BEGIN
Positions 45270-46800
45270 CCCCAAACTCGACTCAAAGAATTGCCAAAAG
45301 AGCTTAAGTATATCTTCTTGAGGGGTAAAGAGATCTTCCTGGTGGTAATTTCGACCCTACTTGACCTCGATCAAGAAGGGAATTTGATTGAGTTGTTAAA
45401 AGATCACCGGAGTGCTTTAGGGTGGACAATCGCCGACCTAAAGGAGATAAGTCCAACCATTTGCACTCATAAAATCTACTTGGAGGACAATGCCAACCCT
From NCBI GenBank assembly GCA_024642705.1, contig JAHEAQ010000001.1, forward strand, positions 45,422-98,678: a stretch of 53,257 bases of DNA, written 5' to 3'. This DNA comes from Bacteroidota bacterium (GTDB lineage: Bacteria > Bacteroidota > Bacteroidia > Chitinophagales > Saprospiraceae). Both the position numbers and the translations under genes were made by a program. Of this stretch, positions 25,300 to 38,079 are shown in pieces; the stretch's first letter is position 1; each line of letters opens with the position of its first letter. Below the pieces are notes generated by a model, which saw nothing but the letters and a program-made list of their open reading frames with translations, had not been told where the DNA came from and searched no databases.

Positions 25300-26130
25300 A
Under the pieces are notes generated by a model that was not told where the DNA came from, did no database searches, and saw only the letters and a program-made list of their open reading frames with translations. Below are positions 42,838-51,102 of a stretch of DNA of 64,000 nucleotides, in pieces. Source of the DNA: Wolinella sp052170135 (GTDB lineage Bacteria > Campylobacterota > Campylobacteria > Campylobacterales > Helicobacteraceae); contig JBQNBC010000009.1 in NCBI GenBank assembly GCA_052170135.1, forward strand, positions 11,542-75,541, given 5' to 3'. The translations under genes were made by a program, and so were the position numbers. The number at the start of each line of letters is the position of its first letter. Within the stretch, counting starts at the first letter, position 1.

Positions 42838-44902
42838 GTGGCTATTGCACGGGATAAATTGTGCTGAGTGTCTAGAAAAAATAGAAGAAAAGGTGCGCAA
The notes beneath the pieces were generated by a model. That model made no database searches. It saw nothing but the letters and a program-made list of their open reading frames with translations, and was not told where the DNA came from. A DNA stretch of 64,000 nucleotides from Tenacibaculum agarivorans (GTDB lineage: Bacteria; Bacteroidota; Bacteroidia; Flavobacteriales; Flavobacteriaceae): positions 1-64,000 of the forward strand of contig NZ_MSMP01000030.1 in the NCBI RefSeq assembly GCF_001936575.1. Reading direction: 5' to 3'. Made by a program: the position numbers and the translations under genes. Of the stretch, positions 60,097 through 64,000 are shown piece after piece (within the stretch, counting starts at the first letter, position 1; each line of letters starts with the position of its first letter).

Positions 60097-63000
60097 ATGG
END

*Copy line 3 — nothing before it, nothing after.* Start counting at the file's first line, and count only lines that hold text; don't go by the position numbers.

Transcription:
45301 AGCTTAAGTATATCTTCTTGAGGGGTAAAGAGATCTTCCTGGTGGTAATTTCGACCCTACTTGACCTCGATCAAGAAGGGAATTTGATTGAGTTGTTAAA